• X's protagonist was a boy unwanted by the Mob who was shy around women and had a penchant for trading his Pokemon online.
  • Early Installment Weirdness:
    • TPP Red and Crystal had a basic design with no color-coded usernames, Pokemon statistics (health, move sets, status effects and PP), and Pokemon Stadium betting which started and stayed consistent with Platinum.
    • Lore-wise, the whole voices residing with the protagonists is taken to a lighter tone, being able to interact with the voices (usually friendly Unowns) and have a "normal" adventure rather than being horribly traumatized with health issues.
  • Epic Fail: Has its own page.
  • Evolving Credits: The banner at the top of the TPP Subreddit updates with sprites of the Protagonists, NPCs and team members whenever they're introduced. The first one (covering Gens 1-3.5) became too full, and is now located at the bottom as a footer.
  • Follow the Leader:
  • Fire-Forged Friends: Anyone in the protagonists' parties and, to an extent, the Mob.
  • The Fool / Idiot Hero: In every game, the protagonists all show remarkably poor judgement, coordination, and sense of direction. They can't resist jumping off of ledges again and again, they delete their Pokemons' powerful moves for useless ones, they will waste their money on useless items, they accidentally release Pokemon when trying to use the PC, and spend days trying to navigate themselves through a simple maze.
  • A Fool and His New Money Are Soon Parted: The player characters are notoriously bad at keeping their prize money and acquired items.
  • For the Evulz: Some users are simply playing to sabotage serious attempts to play the game.
  • Gameplay and Story Segregation: The lore of each run is very intricate and surprisingly deep. The actual plot of the games, however, is nothing like it.
  • GIFT: Plenty of the Mob are simply there to impede progress in whatever way possible. Often 'trolls' are blamed for things that are just a result of the exceedingly long and non-obvious 26-second delay between commands being entered and executed, but there are a few repeated commands that clearly make no sense at all.
  • Gimmick Level: Spin panels and strength puzzles.
  • Gray and Grey Morality: Ultimately, the anarchists and the democrats. They display roughly the same amount of (intentional) dickishness, they both play the game to win, they both love their Pokémon dearly, both loathe and fear the PC, and so on. The only source of their conflict is the means they want to use to play the game.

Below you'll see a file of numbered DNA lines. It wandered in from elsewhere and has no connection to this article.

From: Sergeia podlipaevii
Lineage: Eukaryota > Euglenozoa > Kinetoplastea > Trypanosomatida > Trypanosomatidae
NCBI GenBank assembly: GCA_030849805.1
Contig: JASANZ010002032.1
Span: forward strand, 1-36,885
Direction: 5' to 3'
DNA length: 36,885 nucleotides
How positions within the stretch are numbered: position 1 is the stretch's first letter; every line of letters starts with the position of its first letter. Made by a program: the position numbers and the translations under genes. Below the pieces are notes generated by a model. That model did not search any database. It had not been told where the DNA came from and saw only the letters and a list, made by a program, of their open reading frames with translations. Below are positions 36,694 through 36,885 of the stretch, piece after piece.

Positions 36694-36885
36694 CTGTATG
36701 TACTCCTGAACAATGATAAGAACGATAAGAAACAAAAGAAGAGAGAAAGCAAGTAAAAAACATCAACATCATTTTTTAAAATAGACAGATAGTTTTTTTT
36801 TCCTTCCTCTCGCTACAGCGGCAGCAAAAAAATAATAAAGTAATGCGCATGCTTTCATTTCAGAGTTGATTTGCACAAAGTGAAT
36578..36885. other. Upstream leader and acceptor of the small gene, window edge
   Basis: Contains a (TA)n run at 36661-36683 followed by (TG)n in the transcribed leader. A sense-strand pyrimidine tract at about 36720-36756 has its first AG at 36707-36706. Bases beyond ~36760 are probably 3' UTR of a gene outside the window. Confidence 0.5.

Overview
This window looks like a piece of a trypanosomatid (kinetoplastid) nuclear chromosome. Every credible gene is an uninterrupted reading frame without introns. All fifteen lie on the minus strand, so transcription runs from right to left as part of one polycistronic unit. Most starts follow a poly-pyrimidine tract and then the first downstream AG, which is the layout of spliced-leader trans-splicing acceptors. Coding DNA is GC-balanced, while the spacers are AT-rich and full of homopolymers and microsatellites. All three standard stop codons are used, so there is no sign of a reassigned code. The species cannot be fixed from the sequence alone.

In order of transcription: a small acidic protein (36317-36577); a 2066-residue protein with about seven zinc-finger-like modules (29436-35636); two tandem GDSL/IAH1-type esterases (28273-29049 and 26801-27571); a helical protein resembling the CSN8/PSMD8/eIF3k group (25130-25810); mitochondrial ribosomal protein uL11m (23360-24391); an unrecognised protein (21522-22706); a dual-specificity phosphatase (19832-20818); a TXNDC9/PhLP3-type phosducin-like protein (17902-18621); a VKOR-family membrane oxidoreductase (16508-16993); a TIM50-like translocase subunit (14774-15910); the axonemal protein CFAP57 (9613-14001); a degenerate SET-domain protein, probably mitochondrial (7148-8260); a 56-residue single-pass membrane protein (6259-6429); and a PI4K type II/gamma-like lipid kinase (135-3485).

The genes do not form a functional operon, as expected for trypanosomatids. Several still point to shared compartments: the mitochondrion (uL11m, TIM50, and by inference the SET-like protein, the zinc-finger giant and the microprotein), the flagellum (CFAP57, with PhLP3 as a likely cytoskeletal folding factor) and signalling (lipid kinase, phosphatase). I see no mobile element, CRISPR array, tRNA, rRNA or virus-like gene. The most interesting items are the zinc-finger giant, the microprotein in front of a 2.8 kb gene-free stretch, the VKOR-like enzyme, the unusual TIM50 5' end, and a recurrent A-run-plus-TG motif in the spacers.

• High Concept: The best way to describe this to your friends would be "Imagine that thousands of people are simultaneously playing one Game Boy. Not thousands of Game Boys, just that one Game Boy, "shared" among all of them. Hilarity does indeed ensue."
  • Hijacked by Ganon: Nearly every game so far has had something to do with Bill. The False Prophet breaking apart Red's party? Bill sent him. Helix and Dome pitted against one another? Bill. Lanette messes with the new protagonist? Bill made her. The ecosystem of the world is severely out of whack? Bill created a randomizer. Team Galactic is plotting something nefarious? Bill's supplying them. Team Rocket members still running around? Bill's controlling them. However, with Bill's death at the end of Heart Gold, the mob is fully aware that it might get old and he's not coming back.
  • Hope Spot: Every time the user mob is close to clearing a ledge or achieving something difficult, something is bound to go wrong. At least under Anarchy mode. Sometimes during battles, there's one Pokemon left in the party at low health, and it is close to defeating the opponent, but it misses or the foe gets a critical hit, making the player white out.
  • Idiot Ball: The Mob's incompetance is what fuels a lot of the conflict. The players are dumb enough to do things like release important Pokemon, jump off of a ledge a million times, use useless attacks over and over again in battle, and so on.
  • Informed Wrongness: While the entire lore is up for interpretation, some interpretations that the protagonists might be at fault for the more dangerous or reckless parts of their respective runs have been put in the mouths of antagonist characters (Bill, for example) to prove a point of how wrong they are. invoked